|Lead shot compartment
Leading It Right
An equal priority was filling the woofer section with
lead shot. Without filling the lead shot chamber
with 50 lb. of lead shot, you will lose a lot of deep bass, and the lowest
notes you do hear will be rather indeterminate in pitch.
I did not find filling the speakers with lead shot a
comfortable task. Undoubtedly because the speakers had spent so long sitting
first in our storage shed, then in a hot, upstairs bedroom, the removable
MDF panel on the bottom of the speakers that secures the lead shot refused
to come off when its screws has been removed. I had to pry it off, roughing
up the holes in the process. It was not pretty.
Opening bags of lead shot and pouring 50 lbs. of little
beads into each speaker released a lot of toxic lead dust into the air,
which the dust mask I was wearing hopefully kept from my lungs. (I of course
performed the operation outside). Little pellets kept spilling from the
canvas lead shot bag, rolling over the walkway. Not wishing to harm either
our dog or the copious bird population that flocks to our yard's fountain, I
spent an inordinate amount of time chasing down little pellets that rolled
this way and that. I know it wasn't a good idea to hold the pellets in my
hands, but wearing gloves made grasping them impossible. Even after all was
supposedly secured, and the speakers were moved indoors, I found that a few
pellets seemed to escape their chamber every time I moved the woofer section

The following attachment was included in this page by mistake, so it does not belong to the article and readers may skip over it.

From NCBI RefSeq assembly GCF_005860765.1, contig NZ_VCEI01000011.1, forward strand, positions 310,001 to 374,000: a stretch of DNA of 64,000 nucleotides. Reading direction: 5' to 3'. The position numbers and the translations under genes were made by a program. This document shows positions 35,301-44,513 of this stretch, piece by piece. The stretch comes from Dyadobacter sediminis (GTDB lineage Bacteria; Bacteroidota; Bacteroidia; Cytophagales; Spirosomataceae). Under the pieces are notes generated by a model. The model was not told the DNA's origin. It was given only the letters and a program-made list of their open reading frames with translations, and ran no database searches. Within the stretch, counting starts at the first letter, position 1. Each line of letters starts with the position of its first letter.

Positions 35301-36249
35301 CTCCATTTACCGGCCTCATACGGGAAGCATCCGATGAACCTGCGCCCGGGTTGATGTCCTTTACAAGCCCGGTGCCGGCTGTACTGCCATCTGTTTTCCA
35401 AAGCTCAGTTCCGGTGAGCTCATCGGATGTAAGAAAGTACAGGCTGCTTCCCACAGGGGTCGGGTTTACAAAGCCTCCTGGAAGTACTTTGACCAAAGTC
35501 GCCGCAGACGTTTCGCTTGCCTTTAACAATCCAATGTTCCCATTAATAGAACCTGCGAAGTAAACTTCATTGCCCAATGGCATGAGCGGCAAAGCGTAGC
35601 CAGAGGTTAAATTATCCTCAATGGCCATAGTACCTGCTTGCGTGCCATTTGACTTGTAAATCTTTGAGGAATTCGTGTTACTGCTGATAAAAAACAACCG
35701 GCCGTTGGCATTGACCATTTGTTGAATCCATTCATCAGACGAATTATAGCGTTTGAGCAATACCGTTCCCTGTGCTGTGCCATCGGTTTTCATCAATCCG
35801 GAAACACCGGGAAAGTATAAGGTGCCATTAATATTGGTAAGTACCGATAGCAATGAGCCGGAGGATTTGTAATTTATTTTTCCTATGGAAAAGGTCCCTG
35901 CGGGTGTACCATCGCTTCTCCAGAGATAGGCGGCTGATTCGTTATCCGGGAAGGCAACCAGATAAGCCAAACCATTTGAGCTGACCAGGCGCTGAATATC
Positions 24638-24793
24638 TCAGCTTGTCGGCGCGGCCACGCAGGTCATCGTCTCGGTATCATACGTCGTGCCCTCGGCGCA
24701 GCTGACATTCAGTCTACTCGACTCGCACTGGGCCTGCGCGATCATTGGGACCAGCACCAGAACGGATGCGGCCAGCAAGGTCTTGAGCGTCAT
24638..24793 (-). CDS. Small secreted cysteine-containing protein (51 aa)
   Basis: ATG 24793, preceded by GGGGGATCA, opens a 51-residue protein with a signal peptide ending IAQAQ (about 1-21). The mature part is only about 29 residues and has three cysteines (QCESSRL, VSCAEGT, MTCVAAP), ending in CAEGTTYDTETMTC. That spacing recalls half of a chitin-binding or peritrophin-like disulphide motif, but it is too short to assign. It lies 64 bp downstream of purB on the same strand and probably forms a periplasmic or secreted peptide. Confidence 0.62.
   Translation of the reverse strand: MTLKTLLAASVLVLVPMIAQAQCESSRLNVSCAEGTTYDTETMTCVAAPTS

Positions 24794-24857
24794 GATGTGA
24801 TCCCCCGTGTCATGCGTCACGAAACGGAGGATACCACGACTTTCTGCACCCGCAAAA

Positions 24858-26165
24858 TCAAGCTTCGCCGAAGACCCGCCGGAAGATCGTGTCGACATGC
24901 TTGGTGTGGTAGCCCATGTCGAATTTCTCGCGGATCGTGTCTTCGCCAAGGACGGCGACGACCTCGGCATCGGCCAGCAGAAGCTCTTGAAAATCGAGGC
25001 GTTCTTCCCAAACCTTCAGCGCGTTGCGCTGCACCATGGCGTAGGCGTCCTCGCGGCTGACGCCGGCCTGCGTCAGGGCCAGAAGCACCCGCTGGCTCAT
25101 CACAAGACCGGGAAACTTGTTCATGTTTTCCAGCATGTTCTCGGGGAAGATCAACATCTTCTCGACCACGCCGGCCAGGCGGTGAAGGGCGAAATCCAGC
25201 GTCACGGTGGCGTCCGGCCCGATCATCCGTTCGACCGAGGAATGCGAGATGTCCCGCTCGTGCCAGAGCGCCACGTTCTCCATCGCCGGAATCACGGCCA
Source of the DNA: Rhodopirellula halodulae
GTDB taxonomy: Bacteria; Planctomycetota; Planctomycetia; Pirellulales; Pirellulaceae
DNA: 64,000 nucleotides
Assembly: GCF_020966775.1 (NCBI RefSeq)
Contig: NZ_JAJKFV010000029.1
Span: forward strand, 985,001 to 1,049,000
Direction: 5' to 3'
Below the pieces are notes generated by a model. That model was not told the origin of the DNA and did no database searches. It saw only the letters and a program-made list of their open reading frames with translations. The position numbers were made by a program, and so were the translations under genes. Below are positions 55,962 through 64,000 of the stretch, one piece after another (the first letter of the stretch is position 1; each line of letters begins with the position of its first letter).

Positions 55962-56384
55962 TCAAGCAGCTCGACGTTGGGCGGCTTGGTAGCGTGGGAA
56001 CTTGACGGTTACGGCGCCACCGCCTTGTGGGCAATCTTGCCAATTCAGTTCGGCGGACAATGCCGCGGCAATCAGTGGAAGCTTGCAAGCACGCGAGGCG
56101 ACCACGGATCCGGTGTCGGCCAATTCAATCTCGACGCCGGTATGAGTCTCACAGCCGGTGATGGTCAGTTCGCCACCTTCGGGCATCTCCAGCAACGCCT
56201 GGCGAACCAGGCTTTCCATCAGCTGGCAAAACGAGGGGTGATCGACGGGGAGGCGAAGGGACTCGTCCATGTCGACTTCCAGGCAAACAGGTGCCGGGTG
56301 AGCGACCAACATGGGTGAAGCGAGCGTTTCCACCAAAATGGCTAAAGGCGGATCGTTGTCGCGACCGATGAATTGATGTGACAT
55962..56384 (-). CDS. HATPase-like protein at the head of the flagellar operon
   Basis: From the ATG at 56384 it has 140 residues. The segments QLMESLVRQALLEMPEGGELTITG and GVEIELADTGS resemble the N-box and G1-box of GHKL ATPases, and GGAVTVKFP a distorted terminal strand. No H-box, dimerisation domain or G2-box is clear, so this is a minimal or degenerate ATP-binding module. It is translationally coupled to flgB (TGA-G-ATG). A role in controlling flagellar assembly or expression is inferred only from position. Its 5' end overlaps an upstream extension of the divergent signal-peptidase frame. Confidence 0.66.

from the base. (Undoubtedly this is because I damaged the removable panels
during my determined attempts to remove them). Not good.
I totally understand that the alternative to requiring
the purchaser to install lead shot entails shipping the VR-4 jr with lead
shot or something else of equal weight already installed. This would greatly
increase shipping costs and price. Nonetheless, there has to be an easier
way to get the lead in there than pouring it in, bead by bead, and suffering
the consequences. I have a painter friend who spent years chelating toxic
levels of memory and thought-compromising lead from his body, and would not
wish anyone to follow the same route. I would hope that, in the future,
Albert makes it easier to remove the cover of the lead shot receptacle, so
that the possibility of pellet leakage will be rendered insignificant.
The VR-4 jr comes complete with double sets of five-way
rhodium posts to allow bi-wiring. These posts are situated on the back of
the woofer module. An optional Data Link cable can connects the woofer
section to the midrange/tweeter section. This cable, together with a single
set of binding posts on the midrange/tweeter unit, and an optional pair of
metal Binding Post Straps for the double sets of binding posts on the woofer
module, enable you to connect the two modules and/or bridge binding posts to
accommodate various configurations of single and bi-wire speaker cable.
There are seven possible choices of speaker cable
connection. The manual lists the options in order, from the most desirable
to the least desirable.
The ideal connection, Shotgun Bi-Wiring, requires
removal of both the Data Link and Binding Post straps. You then directly